Yesterday (Aug. 16) marked the 24th anniversary of the death of Elvis Presley. Since that time, hundreds of thousands of fans have marked the annual somber occasion during "Elvis Week" with a candleli
Yesterday (Aug. 16) marked the 24th anniversary of the death of Elvis Presley. Since that time, hundreds of thousands of fans have marked the annual somber occasion during "Elvis Week" with a candlelight vigil to Presley's gravesite at the Graceland mansion in Memphis. But tonight, many of those same fans may feel as if Presley never left the building at all.
"Elvis - The Concert" is a state-of-the-art concert production featuring Presley's original band members from the 1970s, including J.D. Sumner and the Stamps Quartet, the TCB (Taking Care of Business) Band, the Imperials, and musical conductor Joe Guercio. As Elvis "sings" his hits on a large screen above the stage (recordings that were drawn from career-spanning live performances), the musicians play live onstage behind him. And according to Guercio, who worked with Elvis from 1970 to 1977, the show isn't different than any artist currently on tour.
"It's phenomenal," he says by phone from Nashville. "It's hard to explain to people, but if you go to any concert today, if you're not sitting on top of the stage, you're watching screens. It's the same vibe. He's alive in the building with this, he really is."
The concert initially was partially performed at Graceland in 1994 during Elvis Week and again in 1997. Guercio says that the show needed some fine tuning but, having worked on "Unforgettable," Natalie Cole's Grammy-winning duet with her late father, Nat King Cole, he knew it would work.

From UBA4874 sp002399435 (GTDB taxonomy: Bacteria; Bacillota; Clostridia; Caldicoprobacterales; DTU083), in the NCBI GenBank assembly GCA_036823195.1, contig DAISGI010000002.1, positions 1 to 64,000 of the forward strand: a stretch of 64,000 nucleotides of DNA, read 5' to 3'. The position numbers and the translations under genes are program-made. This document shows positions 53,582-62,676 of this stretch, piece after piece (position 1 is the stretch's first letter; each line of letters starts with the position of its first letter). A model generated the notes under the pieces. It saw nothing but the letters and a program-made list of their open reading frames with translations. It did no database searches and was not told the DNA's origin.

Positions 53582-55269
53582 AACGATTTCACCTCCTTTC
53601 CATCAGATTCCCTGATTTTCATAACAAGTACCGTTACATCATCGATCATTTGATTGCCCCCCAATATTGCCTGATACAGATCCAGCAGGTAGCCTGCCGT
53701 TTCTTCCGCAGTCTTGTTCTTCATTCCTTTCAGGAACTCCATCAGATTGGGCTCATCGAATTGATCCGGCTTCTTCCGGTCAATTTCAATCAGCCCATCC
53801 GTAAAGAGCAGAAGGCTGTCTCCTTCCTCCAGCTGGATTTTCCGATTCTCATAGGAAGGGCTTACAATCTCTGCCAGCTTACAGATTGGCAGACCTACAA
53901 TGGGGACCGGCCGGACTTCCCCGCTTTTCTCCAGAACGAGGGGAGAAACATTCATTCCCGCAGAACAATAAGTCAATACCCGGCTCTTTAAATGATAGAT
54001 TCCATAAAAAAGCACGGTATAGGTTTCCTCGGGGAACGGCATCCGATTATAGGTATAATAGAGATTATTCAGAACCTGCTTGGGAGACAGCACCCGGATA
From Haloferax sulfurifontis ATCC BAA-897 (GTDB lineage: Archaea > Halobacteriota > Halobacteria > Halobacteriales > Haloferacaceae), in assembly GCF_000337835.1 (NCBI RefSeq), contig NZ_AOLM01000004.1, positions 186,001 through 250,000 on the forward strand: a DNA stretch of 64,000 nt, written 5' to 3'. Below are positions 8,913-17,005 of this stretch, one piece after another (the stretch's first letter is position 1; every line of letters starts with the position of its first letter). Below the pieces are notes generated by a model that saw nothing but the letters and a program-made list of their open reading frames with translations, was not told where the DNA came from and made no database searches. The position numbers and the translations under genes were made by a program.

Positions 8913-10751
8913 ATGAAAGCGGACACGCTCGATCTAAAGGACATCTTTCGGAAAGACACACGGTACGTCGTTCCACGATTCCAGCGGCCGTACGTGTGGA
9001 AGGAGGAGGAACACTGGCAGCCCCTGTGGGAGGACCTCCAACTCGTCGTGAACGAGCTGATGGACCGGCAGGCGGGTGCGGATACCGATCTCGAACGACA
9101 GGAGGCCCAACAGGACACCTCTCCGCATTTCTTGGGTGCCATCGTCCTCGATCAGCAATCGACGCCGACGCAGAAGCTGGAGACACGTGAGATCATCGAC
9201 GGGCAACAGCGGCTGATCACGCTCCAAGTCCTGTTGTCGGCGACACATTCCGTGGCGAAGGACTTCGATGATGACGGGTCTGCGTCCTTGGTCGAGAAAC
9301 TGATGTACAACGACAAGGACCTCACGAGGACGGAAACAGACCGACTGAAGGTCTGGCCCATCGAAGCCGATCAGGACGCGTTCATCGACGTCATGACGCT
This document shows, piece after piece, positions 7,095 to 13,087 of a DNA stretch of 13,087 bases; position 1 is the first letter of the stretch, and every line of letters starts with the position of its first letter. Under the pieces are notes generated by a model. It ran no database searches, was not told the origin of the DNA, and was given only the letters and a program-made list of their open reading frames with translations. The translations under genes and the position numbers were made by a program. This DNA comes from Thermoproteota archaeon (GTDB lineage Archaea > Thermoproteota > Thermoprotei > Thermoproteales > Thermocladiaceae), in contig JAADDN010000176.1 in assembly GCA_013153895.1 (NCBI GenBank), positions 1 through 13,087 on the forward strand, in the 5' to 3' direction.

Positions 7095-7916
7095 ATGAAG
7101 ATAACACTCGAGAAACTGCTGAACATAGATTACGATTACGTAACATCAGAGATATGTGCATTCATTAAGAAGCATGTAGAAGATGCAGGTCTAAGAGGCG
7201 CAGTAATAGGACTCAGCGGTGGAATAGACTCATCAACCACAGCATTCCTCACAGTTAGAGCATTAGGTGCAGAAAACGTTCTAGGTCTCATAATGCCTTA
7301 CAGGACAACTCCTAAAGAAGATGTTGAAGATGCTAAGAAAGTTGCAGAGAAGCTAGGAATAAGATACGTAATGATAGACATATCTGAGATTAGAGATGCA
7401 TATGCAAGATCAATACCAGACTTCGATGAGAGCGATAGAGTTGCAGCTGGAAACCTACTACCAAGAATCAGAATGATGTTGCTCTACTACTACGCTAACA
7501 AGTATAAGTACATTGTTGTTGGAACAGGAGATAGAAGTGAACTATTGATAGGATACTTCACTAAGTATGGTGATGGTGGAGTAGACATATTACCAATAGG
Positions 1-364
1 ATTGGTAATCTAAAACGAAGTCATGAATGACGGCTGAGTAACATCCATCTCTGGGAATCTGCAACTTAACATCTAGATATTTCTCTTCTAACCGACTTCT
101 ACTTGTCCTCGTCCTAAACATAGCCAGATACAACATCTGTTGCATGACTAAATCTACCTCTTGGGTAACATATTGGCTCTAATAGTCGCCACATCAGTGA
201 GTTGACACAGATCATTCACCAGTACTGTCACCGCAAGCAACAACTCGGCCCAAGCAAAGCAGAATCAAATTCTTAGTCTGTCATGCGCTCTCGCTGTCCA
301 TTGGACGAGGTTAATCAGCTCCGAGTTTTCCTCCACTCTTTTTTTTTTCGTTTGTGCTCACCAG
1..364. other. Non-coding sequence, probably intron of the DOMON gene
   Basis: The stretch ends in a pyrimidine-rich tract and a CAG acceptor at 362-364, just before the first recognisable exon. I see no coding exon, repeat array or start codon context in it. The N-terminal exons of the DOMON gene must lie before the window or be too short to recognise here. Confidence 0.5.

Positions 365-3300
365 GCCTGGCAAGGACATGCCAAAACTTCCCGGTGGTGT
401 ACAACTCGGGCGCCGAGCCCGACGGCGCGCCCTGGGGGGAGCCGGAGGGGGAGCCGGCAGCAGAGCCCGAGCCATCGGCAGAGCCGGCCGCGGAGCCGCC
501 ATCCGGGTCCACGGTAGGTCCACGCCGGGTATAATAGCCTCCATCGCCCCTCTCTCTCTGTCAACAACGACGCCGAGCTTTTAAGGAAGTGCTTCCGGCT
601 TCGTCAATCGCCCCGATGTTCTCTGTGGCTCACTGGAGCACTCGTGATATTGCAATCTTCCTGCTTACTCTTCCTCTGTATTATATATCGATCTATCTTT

"It works because of the energy," he says emphatically. "And the energy, the momentum, it's unbelievable. It's bombastic. The thing that people have to understand is that there is no imitator up there. This is the original cast. There is nothing off-Broadway about this show."
The show has toured throughout the world and has drawn acclaim throughout, even being named by the Guinness Book of World Records as "the first live tour starring a performer who is no longer living." But it also has seen its share of skeptics, thinking the show is in bad taste or a blatant cash grab.
"I would say come to the show," he says. "We played Radio City Music Hall and we had one of those so-called 'wise-ass' interviewers. He asked, 'What do you think Elvis would say to you today if he walked onstage and saw what you were doing?' He'd probably say 'Slow it down, boys.' He's 25 years older!"
According to Presley's official Web site, the Memphis show this evening marks the final performance of "Elvis - The Concert." However, Guercio believes the concert will return next year to commemorate the 25th anniversary of Presley's passing.